But my heart. Oh  man, my heart. My heart just doesn’t quite understand. Even though I’m lucky in many ways, one of which being I got to keep my ovaries—so I can still produce eggs (for a few more years, anyway) and have them extracted and frozen for implantation via a surrogate later—I still can’t quite wrap my heart around the fact that I will never be able to give birth to a baby. I will never get to walk around glowing and eating strange combinations of foods, or break my boyfriend’s hand and scream at him while I push, or hold a little replica of both of us to my breast and feed him or her.

These are the kinds of things that lead to long crying jags, especially if I see kids on the bus or street, or if a new mom is talking to me about their adorable kiddo. Yes, I know there is surrogacy and adoption and fostering and all kinds of other avenues I can take, but my heart can’t really take thinking about or listening to that right now.

I’m 3 weeks into a 6-week recovery, and while my physical pain has definitely lessened and I can already feel a difference in my body from before, I know I’ve still got a long way to go with the emotional stuff.

That said, the recovery has not been without some laughter. A few days before I checked in to the hospital, I went on a retail therapy shopping spree in which I purchased WAY too many cute pajama bottoms, matching super-soft tees, comfy fleece vests, fuzzy socks and slippers, and two hats obviously meant for children (a raccoon and a hot pink owl).

And, hilariously, when you have an abdominal hysterectomy like I did, you cannot wear your regular underwear because it’s too restrictive and the waistband will hit you right in the most sensitive spot. Let me tell you, there is nothing more hilarious (or dead sexy) than being forced to switch from hot pink bikini underwear to giant “body tone” Granny panties.

I’ve also found that one of the hardest things is telling people what happened. It’s totally a double-edged sword. If I don’t speak up, I risk having a breakdown the first time someone jokes around by asking if I’m pregnant when I don’t order a drink, or says, “So when are you and Jonathan going to have kids?” And if I do, people are going to treat me extra-carefully, which may mean they won’t want to tell me they’re pregnant or planning a family. And I really, really, really don’t want that to happen.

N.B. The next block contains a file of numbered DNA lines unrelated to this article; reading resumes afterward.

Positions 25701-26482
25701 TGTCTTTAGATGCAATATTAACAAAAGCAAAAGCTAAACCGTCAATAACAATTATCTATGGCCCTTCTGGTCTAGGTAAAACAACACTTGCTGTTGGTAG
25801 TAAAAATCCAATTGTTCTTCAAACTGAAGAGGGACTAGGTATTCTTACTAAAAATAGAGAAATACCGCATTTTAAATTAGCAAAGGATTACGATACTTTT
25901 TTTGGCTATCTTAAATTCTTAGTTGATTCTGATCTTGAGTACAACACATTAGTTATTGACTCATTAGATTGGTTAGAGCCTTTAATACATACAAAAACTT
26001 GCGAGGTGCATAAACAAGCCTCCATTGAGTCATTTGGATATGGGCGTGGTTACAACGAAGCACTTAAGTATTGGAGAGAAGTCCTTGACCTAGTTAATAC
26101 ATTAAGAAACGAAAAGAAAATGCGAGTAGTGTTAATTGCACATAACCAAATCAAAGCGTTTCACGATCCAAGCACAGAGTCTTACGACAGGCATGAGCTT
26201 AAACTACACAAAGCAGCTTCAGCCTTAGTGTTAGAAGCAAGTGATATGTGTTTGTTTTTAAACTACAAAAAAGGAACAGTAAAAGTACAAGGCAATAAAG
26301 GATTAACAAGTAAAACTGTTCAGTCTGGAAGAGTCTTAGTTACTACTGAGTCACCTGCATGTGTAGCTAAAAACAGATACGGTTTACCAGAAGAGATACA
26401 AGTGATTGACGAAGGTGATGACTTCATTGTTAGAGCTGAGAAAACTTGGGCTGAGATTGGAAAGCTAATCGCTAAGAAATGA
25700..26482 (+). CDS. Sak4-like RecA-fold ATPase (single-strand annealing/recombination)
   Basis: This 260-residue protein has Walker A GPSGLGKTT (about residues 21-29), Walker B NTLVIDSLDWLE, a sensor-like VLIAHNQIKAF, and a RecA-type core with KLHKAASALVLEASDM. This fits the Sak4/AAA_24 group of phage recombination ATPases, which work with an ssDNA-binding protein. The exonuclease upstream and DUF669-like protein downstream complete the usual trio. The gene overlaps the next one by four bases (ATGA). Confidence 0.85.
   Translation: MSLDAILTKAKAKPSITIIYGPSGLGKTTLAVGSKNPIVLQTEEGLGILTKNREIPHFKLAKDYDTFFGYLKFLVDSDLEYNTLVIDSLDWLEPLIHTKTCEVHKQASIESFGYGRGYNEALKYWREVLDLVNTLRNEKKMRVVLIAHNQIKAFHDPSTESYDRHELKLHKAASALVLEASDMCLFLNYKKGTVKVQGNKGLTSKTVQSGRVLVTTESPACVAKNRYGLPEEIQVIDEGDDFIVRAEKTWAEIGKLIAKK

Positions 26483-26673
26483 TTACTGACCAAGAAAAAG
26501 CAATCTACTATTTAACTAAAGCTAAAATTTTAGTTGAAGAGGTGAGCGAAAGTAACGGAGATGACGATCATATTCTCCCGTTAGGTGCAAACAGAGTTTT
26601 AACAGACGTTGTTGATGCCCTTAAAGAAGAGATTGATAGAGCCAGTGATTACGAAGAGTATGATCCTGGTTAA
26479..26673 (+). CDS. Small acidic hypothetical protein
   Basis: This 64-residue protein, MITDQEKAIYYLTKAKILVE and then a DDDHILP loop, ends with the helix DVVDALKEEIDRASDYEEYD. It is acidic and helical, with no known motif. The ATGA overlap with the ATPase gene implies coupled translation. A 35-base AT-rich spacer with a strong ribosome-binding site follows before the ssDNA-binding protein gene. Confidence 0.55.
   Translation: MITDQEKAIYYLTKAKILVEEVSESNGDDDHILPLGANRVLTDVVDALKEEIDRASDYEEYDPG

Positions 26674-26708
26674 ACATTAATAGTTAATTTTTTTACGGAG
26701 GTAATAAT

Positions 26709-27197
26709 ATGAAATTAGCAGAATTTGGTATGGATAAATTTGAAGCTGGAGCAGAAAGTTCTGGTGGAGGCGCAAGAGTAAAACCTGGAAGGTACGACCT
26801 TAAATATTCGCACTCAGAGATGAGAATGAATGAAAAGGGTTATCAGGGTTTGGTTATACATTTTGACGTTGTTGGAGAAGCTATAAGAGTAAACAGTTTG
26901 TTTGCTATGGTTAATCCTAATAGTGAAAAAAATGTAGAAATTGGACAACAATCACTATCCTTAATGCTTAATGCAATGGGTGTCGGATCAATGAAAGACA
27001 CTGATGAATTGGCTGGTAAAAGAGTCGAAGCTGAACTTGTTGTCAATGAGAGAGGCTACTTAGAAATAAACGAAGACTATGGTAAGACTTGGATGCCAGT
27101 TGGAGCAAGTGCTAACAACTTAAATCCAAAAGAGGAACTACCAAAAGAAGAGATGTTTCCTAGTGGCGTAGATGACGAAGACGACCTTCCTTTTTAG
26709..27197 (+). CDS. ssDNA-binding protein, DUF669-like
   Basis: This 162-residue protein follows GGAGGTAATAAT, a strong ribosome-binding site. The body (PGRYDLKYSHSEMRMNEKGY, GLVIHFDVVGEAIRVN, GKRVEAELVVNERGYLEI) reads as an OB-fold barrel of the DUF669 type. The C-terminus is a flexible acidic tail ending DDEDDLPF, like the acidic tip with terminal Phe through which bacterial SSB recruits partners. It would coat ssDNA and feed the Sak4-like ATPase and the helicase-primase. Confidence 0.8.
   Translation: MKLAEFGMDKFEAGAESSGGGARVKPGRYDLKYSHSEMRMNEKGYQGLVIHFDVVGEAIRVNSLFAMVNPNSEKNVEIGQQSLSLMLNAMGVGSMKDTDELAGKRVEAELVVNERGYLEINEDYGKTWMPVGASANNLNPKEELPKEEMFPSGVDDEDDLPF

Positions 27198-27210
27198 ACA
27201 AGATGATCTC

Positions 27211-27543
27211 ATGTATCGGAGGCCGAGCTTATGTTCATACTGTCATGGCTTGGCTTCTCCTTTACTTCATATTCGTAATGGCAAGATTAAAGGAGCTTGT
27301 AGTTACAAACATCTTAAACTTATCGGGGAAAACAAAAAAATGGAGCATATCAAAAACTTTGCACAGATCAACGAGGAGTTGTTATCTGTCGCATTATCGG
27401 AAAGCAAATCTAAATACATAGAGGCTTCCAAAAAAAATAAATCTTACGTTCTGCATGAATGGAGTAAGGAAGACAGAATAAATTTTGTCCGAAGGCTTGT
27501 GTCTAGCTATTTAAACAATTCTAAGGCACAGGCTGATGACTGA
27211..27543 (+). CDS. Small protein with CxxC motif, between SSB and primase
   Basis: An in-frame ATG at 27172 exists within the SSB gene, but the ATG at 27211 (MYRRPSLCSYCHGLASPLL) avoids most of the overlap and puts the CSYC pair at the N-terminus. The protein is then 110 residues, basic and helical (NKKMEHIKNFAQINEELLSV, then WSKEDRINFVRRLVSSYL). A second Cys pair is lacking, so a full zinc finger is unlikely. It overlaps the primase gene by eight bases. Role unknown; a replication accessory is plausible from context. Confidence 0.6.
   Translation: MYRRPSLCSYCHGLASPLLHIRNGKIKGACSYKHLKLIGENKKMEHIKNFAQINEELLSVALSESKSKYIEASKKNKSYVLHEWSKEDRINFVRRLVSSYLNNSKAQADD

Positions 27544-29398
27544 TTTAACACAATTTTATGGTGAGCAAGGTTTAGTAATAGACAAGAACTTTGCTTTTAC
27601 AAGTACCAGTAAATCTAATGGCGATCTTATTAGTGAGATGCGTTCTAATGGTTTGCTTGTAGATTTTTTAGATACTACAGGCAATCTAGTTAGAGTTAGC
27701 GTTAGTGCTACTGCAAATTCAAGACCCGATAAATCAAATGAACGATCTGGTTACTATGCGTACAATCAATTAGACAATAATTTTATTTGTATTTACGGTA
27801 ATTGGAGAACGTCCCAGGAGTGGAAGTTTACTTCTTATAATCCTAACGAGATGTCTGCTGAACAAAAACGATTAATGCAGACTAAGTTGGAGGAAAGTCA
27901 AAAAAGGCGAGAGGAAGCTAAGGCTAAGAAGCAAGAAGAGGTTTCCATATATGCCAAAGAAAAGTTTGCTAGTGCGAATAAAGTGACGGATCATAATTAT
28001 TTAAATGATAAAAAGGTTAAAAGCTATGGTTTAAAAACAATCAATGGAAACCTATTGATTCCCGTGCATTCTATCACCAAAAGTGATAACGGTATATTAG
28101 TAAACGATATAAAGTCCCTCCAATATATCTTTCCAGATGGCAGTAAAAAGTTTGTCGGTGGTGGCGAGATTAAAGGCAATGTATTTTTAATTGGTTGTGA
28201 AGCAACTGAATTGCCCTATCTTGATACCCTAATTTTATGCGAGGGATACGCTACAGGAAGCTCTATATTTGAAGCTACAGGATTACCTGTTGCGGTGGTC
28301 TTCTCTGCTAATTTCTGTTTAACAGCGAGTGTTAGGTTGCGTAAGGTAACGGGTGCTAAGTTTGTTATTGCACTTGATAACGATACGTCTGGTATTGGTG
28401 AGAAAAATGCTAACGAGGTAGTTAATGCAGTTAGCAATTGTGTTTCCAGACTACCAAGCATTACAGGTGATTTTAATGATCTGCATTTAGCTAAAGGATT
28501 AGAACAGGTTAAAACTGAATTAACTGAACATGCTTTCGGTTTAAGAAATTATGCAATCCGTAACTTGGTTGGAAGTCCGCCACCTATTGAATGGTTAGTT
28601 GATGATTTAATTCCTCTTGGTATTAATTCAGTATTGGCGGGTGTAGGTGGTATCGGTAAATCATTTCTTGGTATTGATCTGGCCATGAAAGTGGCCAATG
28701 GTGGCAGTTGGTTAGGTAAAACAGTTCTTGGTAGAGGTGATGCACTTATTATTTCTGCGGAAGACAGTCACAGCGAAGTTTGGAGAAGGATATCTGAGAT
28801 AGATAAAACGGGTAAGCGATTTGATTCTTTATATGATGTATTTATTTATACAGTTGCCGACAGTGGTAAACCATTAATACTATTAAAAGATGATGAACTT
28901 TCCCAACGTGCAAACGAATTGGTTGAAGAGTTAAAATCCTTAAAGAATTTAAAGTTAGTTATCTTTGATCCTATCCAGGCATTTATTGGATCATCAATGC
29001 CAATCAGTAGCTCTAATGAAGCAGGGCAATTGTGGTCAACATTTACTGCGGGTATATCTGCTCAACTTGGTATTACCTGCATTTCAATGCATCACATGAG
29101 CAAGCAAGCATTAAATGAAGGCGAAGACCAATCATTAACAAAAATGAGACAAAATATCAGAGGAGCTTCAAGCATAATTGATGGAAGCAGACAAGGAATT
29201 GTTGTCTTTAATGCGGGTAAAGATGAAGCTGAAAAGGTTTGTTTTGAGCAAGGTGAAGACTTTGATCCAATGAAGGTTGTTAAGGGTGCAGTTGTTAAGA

I want all of my family and friends to be able to share their joy with me about all things baby! I really do. I don’t want to be “that girl” who’s too sad to appreciate that babies are awesome and making all my ladies giggly and excited and happy. There are just going to be sometimes when I get a little more emotional about it than others, but I promise you, I will NEVER begrudge you that right to your happiness, or try to stifle it in any way. The last thing I ever want to do is make anyone feel bad.

And of course, there are days when I feel like I don’t even have any right to complain about this or to be sad, because so many other people are going through things that are SO much worse.

It’s just the other days that are hard, even though I know it’ll get better.


9 responses to “Of Hysterectomies and Granny Panties

  • shriespangler

    Amie. This brings so much feeling to the forefront of my brain and heart. You’re awesome for putting this out there, and awesome for saying it with such heartfelt honesty. We lurv ya. And if we ever have babies maybe they can come visit you in the summer?!

  • Suzy

    Wow Amie. I knew you’d had some kind of health ‘issue’ going on, but I had no idea (and didn’t like to ask). You’re so incredibly brave to post this. Such heartfelt writing can’t help but bring a tear to my eye. Thank you for sharing. It must have been hard to write.
    I’m sad for you, that you’re having such a horrible experience, and the outcome, which must be so incredibly hard to deal with. Thank god you have J to help you through this.

    Sending you loads of love.

    • Amie

      Thanks, Suz! I have really been overwhelmed with the love and support coming to me. Mostly I hope that other ladies will read this and gain strength from it – or just know that they aren’t alone in the way they feel.

  • yelahneb

    There will be bad days, and worse days. But it will get better, and we’re here for you, for what it’s worth.

  • tygerlyn

    Honestly I read this a few days ago but it took me a while to respond because there are no words to convey how very much I wish life wasn’t such a shitstorm sometimes. Thank you for sharing.

  • The 2012 Clothing Experiment « Daily Mutilation

    […] I seriously buy new pajamas about every 2 months. And since I went on a GIGANTIC pj buying spree before my surgery, I don’t need any new ones for about 5 more […]